Three alert tones on the radio were part of ceremonies honoring Hall County (Geo.) Deputy Tim White, who died one year ago in an auto accident. Following the tones, a dispatcher announced on the radio that White’s badge #419 would be retired. White was the first deputy at the agency to die in the line of duty. Sheriff Steve Cronic said the agency would forever commemorate Oct. 3rd to observe and remember White, not to dwell on his death, but “how enriched we were by having Tim as part of our family.”
Cyren Call chairman Morgan O’Brien has convinced four venture capital firms to invest $4 million in the company, apparently hoping to take an early stake in a potentially lucrative bid to design, build and operate a nationwide public safety radio system. O’Brien is now lobbying members of Congress to reserve certain spectrum for public safety, rather than auction it off to commercial interests and send the revenues to the U.S. treasury. Under O’Brien’s plan, private companies and revenues from the public safety radio system would replace the auction revenues. Previous auctions have raised several billion dollars, with the latest auction raising $13.9 billion. Another company, M2Z Networks, has petitioned the FCC to build and operate a national radio network in 20 MHz of spectrum in the 2100 MHz band. The proposal includes providing some free services to public safety agencies, among other groups. Download (pdf) the M2Z proposal here.
In the rush to pass port security legislation last Friday night, the Congress stipped out an amendment that would set various VoIP/E911 provisions. Several members of Congress said they were disappointed about the removal, and that they would re-visit the legislation when Congress re-convenes after the November elections. Among other things, the legislation would have provided liability protection for VoIP providers offering 911 service, and established plans for a national, IP-based 911 network. Download (pdf) the proposed legislation here.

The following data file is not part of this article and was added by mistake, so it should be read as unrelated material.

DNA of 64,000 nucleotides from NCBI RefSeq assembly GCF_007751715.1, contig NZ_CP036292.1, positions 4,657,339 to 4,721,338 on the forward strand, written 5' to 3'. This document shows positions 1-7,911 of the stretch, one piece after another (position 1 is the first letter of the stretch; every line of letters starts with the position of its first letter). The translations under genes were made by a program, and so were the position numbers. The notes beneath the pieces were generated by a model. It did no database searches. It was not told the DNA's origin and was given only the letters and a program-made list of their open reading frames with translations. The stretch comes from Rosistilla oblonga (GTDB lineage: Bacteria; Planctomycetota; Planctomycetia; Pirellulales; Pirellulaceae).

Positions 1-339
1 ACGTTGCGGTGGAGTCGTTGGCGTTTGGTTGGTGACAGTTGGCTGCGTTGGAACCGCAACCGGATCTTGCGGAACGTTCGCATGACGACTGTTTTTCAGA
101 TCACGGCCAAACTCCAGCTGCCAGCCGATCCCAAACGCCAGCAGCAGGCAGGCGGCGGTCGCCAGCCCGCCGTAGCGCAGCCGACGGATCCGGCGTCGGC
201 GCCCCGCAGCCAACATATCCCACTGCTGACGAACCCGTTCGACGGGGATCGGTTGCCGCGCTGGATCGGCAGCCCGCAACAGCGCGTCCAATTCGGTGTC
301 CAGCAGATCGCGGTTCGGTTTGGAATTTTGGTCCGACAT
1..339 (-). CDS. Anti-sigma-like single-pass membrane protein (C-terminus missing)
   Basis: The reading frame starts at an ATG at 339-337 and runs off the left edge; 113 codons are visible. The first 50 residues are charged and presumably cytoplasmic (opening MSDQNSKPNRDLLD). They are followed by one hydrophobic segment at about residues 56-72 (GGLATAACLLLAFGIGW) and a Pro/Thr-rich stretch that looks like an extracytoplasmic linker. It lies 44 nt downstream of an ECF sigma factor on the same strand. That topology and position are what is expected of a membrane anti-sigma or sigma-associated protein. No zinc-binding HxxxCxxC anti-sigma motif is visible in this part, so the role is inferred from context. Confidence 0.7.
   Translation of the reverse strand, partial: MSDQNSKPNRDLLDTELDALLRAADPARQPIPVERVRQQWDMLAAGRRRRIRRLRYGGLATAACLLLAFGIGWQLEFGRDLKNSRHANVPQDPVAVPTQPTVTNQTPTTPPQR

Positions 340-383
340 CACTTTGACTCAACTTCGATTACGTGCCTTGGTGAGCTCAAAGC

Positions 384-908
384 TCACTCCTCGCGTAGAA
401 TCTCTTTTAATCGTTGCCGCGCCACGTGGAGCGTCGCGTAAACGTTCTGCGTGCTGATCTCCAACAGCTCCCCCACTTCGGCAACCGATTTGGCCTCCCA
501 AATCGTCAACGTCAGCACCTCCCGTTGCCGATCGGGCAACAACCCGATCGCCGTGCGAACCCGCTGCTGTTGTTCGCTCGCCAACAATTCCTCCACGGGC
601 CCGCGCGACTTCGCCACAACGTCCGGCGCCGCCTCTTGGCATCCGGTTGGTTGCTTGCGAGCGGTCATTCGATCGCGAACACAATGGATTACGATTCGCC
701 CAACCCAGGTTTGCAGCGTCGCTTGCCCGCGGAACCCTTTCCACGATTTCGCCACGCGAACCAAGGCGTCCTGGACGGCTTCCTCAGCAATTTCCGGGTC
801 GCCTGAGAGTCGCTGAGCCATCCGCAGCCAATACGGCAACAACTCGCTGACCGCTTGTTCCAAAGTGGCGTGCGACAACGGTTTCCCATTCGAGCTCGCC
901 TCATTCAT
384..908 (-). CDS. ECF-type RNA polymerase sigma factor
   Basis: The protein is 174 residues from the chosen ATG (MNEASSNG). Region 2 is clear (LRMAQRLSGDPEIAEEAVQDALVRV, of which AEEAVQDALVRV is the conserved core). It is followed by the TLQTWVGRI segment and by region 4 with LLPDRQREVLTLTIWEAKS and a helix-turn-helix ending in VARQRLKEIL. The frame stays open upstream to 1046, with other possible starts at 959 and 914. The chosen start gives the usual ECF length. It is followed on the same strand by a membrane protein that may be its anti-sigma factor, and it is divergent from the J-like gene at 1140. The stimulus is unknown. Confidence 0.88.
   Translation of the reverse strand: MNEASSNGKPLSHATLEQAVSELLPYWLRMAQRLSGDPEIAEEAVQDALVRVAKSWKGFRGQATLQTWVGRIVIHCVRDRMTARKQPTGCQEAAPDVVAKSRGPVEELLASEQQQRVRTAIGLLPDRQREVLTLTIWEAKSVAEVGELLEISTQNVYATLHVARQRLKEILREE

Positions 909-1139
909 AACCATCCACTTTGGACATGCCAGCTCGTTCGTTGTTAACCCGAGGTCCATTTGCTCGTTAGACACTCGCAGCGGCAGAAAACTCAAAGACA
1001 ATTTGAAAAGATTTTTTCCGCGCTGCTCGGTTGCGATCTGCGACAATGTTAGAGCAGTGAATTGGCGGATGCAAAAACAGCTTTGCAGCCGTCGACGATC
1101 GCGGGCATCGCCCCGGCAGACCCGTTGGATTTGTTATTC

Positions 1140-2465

In an e-mail statement to members, NENA president Bill Munn said he has made the “difficult” decision to step down as president of the association in November, “to be more available for my family and also to pursue new employment opportunities.” He added that, “It has become apparent that my best opportunities are in the private sector or outside 9-1-1, both of which would preclude my being able to also serve effectively as NENA President.” His term as president would have ended in June 2007. Munn said that many of his goals had been met, and that 1st Vice President, Jason Barbour would serve out the remainder of his term.